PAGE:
Hikmet Ersek: When I became CEO in 2010, it became clear that compliance was one of the first strategic areas that we needed to invest in. The regulatory environment only continues to get more complex, and we needed to invest in the relationships and infrastructure to ensure we could succeed.

We announced the settlement in 2017, but the truth is that the conduct at issue mainly occurred more than five years ago. Over the past five years, we’ve made significant enhancements and investments in our programs, and today we invest 3.5 to 4.0 percent of our revenue in compliance. Part of this investment is in employees—more than 2,000 are dedicated to compliance—and in sophisticated technology to help keep “bad money” out of the system. We also strengthened our agent and customer education, and we put in place a new compliance governance structure.

Today, I think we all can see that globalization looks different than it did in 2010, and part of what that means is that there is less harmonization of regulations than many might have imagined. What that means for WU is that we believe these compliance investments can become a long-term competitive advantage. We’re one of the world’s most global companies, yet we have the relationships and infrastructure to successfully navigate local regulations—across more than 200 countries and territories.

The Quarterly: Did that mean creating a compliance department?

Hikmet Ersek: We already had a compliance department, but we decided that compliance had to be part of our culture as a whole, and not just the responsibility of one department. So we created a compliance committee at the board level, and then we looked to instill a culture of compliance at the other levels of the company, too. The same way everybody in a company is a brand ambassador, well, everyone has to be a compliance ambassador. And they have to carry out their daily activities with the discipline needed for compliance. For instance, every employee has to complete a compliance training class and become certified. And the tests are not easy, either.

It wasn’t popular on Wall Street, by the way. Our stock took a hit when we announced we’d be investing about 3 to 5 percent of revenues in compliance activities. It took a while to tell the story, to convince them that we could create a long-term competitive advantage.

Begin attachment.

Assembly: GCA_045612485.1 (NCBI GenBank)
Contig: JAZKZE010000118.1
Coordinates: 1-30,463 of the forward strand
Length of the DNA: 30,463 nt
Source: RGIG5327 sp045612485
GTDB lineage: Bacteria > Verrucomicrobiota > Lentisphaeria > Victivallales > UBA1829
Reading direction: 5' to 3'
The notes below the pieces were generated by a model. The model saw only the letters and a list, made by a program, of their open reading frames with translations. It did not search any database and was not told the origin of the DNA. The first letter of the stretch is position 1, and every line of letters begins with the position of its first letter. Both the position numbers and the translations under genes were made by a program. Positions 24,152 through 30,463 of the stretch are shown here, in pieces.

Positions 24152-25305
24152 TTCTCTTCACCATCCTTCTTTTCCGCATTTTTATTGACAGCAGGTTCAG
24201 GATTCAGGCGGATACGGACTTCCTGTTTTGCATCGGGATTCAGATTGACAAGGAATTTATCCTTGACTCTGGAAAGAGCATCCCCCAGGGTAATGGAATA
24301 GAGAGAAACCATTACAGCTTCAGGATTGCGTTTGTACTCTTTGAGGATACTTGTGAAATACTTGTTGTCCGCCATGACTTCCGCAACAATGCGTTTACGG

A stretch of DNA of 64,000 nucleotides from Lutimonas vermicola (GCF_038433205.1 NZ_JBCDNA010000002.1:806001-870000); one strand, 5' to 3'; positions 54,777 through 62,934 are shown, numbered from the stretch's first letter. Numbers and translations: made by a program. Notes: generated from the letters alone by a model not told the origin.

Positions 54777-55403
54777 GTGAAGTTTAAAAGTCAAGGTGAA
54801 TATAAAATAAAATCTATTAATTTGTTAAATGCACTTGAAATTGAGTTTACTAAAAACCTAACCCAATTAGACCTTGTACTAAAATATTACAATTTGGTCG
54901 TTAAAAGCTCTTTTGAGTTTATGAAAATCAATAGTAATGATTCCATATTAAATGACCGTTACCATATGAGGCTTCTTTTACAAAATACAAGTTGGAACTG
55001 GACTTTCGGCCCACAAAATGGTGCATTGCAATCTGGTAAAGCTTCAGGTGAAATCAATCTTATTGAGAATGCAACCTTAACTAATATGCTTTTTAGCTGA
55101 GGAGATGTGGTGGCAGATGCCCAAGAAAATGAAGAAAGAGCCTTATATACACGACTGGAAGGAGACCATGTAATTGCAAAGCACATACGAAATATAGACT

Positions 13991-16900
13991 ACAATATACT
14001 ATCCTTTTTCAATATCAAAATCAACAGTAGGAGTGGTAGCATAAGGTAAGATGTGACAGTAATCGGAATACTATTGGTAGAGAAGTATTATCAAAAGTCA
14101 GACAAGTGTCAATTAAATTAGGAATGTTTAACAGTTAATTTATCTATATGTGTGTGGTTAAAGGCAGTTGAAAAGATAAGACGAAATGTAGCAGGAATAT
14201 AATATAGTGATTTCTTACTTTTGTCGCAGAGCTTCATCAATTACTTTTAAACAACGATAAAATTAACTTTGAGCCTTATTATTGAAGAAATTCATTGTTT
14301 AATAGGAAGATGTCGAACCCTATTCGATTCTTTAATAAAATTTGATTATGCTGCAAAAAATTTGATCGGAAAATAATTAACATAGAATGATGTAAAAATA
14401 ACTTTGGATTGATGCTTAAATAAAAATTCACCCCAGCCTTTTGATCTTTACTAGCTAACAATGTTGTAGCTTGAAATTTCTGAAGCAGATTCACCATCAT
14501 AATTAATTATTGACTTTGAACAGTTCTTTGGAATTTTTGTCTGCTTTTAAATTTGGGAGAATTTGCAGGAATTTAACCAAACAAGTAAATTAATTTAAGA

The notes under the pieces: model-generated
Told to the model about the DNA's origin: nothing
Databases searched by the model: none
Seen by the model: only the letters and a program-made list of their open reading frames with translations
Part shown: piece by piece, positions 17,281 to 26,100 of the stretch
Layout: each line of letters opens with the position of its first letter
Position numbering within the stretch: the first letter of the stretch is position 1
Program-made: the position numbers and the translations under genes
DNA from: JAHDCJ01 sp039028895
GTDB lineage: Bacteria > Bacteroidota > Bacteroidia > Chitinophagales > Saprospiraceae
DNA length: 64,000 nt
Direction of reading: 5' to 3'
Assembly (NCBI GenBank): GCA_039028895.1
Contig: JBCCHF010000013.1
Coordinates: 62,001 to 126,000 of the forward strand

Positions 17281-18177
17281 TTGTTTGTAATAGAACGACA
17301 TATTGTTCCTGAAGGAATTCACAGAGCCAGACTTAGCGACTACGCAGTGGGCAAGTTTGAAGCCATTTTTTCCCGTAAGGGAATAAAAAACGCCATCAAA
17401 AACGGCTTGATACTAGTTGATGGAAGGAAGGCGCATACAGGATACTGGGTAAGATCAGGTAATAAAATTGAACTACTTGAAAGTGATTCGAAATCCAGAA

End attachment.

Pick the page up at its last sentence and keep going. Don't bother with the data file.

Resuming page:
The new dynamics of financial globalization

The new dynamics of financial globalization

The Quarterly: Describe your own growth as an executive.

Hikmet Ersek: One of my biggest growth areas has been to learn to put my own ego aside. Don’t think that I was always like that. I learned it. It’s something that you learn over the years. I may have my own ideas about something—for instance, about the importance of the WU Way—but I have to carry that to my team, taking the time to do that properly. The notion is to make your idea their idea. Then, once the idea takes hold, you can’t say, “Well, it was my idea in the first place.”

In the past, I would have said, “Hey, it was my idea first! Don’t forget me! I want to have the credit!” Right? You develop over the years. Or you don’t. Some people never develop. But being multicultural helps in this regard. You learn to adapt yourself more easily, to learn and to grow.

The Quarterly: What else have you learned over the years?

Hikmet Ersek: One thing I’ve learned is that leaders have to balance the complexity of the world by keeping things simple. Many people will show you how complex or how difficult an issue is. In some cases, they may be right, but most of the time it is their insecurity or they are just afraid to solve a problem.

As a leader, especially as a business leader, in a complex environment, it is important to keep things simple. If you have products and services that are too difficult to market and do not match customer needs, you will lose. The advice from me would be to create products and services that are simple for the customers. That will make you successful. The communication and the marketing of the complicated products and services, whatever they are—spaceships, medicine, hamburgers, or financial funds—has to be simple. Also, the company’s vision and goals for the employees, shareholders, board members, and all its other stakeholders must be stated simply so that all over the globe, in any culture, in any language, the intent of the message and the direction of the company are clear.

The Quarterly: How do you go about making things simple?

Hikmet Ersek: I do it by asking “why.” Asking why has been a recurring theme throughout my business life. During the Jack Welch period at GE, I went through the Six Sigma training and learned the concept of asking “why” five times. Asking why generates simple solutions that overcome complexities.

By asking why, you can be innovative, even within a long-established business, where your own success risks blinding you to future opportunities and transformation. I started the transformation at Western Union—into the digital era and into the compliance era—by asking the question why, and it kicked off an entirely new set of business solutions for our company to offer.